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I've been converting my WinForm application using a tiered approach following this article:

In the article, it recommends creating two separate class libraries, one for the typed DataSet class and one for DataAccess. I figured these two entities are fairly coupled logically, so why divide them?

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You want to be able to reference your strongly typed data model without referencing any of the lower-level data access APIs. Your consuming code shouldn't have any awareness of where your data model originates from. You might want to use your data model in your UI layer. Your UI layer just needs to know about the model, not how the model is populated with data.

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In addition to making the data layer easily replaceable, this approach allows you to write unit tests without involving the database. You could for example, create a simple mockup that would provide data and populate the data classes for testing purposes. – Kell Apr 12 '13 at 14:33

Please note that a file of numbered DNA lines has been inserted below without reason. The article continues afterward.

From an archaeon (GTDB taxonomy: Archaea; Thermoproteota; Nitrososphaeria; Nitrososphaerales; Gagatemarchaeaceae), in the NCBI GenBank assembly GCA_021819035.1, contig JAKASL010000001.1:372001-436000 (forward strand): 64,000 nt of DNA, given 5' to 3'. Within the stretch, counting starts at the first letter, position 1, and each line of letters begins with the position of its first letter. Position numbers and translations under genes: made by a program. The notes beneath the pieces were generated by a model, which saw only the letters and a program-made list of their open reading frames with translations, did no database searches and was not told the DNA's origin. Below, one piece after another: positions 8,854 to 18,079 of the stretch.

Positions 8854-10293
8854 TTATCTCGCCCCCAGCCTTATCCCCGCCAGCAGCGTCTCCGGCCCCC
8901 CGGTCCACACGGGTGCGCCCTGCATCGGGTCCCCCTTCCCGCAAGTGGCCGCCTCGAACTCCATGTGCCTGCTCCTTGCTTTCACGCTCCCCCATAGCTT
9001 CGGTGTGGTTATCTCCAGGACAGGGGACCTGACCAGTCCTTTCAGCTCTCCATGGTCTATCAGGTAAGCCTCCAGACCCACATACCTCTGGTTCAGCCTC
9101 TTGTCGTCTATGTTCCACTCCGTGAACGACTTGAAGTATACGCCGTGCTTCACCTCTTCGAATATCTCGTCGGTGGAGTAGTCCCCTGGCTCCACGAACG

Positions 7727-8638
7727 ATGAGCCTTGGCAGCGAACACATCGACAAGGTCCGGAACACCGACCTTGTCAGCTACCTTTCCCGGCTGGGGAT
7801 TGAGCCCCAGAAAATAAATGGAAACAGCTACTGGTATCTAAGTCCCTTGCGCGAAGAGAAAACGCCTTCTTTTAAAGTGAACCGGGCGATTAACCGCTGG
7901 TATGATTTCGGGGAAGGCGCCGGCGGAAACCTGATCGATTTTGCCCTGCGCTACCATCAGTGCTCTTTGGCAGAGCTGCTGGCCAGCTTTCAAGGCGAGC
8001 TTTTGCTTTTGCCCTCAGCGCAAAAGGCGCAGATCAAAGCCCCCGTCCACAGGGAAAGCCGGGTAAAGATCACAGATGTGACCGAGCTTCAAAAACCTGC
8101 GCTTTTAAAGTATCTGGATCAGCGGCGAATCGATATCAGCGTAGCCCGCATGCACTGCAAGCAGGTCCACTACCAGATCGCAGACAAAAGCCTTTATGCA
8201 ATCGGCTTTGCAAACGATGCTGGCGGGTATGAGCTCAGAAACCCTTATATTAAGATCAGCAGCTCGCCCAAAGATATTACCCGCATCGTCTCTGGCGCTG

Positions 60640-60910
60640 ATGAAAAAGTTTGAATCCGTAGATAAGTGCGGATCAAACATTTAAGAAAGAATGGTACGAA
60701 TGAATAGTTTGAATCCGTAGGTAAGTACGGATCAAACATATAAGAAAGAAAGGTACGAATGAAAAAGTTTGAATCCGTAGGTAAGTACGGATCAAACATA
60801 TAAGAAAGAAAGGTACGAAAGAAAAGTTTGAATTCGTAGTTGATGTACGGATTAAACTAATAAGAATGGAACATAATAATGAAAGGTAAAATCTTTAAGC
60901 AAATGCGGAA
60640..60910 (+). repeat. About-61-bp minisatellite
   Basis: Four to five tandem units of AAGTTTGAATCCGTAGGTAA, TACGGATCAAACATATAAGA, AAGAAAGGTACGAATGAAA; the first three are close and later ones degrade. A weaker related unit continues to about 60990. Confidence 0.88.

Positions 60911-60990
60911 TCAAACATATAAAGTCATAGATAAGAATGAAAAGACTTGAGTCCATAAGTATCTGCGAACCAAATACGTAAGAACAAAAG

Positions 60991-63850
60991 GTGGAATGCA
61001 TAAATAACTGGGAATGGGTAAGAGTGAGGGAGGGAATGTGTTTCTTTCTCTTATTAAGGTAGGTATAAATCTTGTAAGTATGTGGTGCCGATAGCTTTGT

Very true. I didn't want to bring unit testing into it, but that's a good point. – Daniel Mann Apr 12 '13 at 14:34
Unit testing is the most frequently-mentioned bonus of an easily-replaceable data layer, but it's worth remembering the other benefits. I think a lot of developers underestimate the usefulness of being able to switch to a different data storage method without rewriting huge amounts of code. You could move from a server with MSSQL to one that only supports Oracle, or you could make an offline version that uses local storage, or XML files, or whatever you fancy. – anaximander Apr 12 '13 at 14:44

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